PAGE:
I agree totally; brain injury is a very permanent thing. Mine was in '96 when I was 16. I have learned to cope and adjust rather nicely I do believe. But, still to this day, I just want to rest :)

I had a moderate TBI when I was 22 and I am now 59. TBI changes your life and it took me a long time to figure that out in order to accept and move on. Your last paragraph should have been the first. We don't ever fully "recover." TBI is a chronic condition that you have to adjust and learn to live with. 

Suffered a TBI in 2012 April. Caused a lot of issues which really neverb have been addressed. I lost my job which has caused me much heartache as I. Was an RN nd worked with psychiatric patients most of my career. I was hurt on the job at a state facility and the let me go after stating my6 month probation was still in affect.

I have a mod-sev t.b.I. and never rec'd help until 29 yrs, I am getting help now. I am 52, yet still in mindset of a 20 yr old. This is difficult. Alone and fighting the VA system.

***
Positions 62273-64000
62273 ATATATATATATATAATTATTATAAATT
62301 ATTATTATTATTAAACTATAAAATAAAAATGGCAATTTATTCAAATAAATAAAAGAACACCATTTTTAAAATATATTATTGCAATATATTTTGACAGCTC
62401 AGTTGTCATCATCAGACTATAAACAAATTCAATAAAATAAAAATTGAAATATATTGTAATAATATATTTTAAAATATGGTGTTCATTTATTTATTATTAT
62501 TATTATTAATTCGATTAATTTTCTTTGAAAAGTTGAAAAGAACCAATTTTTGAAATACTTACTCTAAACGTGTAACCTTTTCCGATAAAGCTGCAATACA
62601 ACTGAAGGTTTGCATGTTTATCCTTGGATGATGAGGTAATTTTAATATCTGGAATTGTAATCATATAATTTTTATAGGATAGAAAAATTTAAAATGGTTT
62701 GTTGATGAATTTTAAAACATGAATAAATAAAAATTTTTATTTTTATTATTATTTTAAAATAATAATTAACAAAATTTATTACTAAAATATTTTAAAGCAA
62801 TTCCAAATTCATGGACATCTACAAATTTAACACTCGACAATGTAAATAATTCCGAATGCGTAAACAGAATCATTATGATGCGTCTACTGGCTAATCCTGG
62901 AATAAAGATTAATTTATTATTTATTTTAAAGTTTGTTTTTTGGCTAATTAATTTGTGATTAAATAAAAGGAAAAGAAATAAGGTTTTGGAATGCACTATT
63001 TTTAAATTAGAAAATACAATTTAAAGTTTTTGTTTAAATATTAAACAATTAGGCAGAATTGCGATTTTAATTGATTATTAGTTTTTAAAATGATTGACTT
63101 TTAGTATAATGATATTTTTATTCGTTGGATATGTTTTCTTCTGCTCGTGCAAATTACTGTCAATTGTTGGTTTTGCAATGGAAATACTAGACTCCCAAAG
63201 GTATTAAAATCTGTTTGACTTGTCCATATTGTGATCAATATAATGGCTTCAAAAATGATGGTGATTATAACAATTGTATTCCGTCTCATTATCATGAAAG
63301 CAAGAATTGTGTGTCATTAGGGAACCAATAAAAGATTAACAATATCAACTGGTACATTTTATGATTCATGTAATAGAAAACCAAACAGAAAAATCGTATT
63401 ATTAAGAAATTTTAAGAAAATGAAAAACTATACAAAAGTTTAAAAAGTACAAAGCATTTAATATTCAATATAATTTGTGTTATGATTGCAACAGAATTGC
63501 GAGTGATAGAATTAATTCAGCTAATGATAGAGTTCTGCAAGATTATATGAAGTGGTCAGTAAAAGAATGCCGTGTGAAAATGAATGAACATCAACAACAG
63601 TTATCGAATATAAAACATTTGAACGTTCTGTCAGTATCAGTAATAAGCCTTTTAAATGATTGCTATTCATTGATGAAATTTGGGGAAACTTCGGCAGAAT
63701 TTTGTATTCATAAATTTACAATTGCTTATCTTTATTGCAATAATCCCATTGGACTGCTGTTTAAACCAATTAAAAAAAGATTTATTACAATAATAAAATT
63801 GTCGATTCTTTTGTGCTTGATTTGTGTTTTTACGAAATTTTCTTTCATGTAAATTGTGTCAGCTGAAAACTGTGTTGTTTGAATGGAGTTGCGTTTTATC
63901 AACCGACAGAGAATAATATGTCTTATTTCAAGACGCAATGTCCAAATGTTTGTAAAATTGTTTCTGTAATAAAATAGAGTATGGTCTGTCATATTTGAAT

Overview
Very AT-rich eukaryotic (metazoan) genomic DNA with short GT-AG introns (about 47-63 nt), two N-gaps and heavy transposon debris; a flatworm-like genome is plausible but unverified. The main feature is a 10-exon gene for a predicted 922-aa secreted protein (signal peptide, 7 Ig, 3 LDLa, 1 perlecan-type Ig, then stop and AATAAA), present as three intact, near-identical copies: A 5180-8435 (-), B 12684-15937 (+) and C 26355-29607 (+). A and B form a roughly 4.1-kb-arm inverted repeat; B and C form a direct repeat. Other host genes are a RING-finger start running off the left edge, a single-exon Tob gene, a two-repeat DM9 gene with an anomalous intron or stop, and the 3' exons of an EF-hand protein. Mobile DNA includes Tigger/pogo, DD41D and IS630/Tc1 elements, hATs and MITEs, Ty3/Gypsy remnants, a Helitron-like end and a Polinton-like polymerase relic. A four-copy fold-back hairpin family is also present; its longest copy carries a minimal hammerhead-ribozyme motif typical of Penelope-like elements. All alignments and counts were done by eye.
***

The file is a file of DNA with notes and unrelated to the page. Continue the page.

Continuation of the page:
Can anyone help? My mom is 89 and she had a fall in July 2013. They did surgery to remove fluid. She was recovering so well over the last 5 months but 2 weeks ago she fell and hit head again. Nothing on CT or MRI was abnormal. ...but she is having the forgetfulness and slurred speech SOME and it was like she experienced about 3 months ago when she was recovering from the first fall. Can this get better with time (dropping words, sentnces, forgetfulness) it's not all the time but she is worried and i am too. they didnt see anything on the scans. Doctor says be patient, it will get better. There is some chronic fluid still there but the doc says it will re-absorb and doing another surgery on her would be not good. Can someone comment?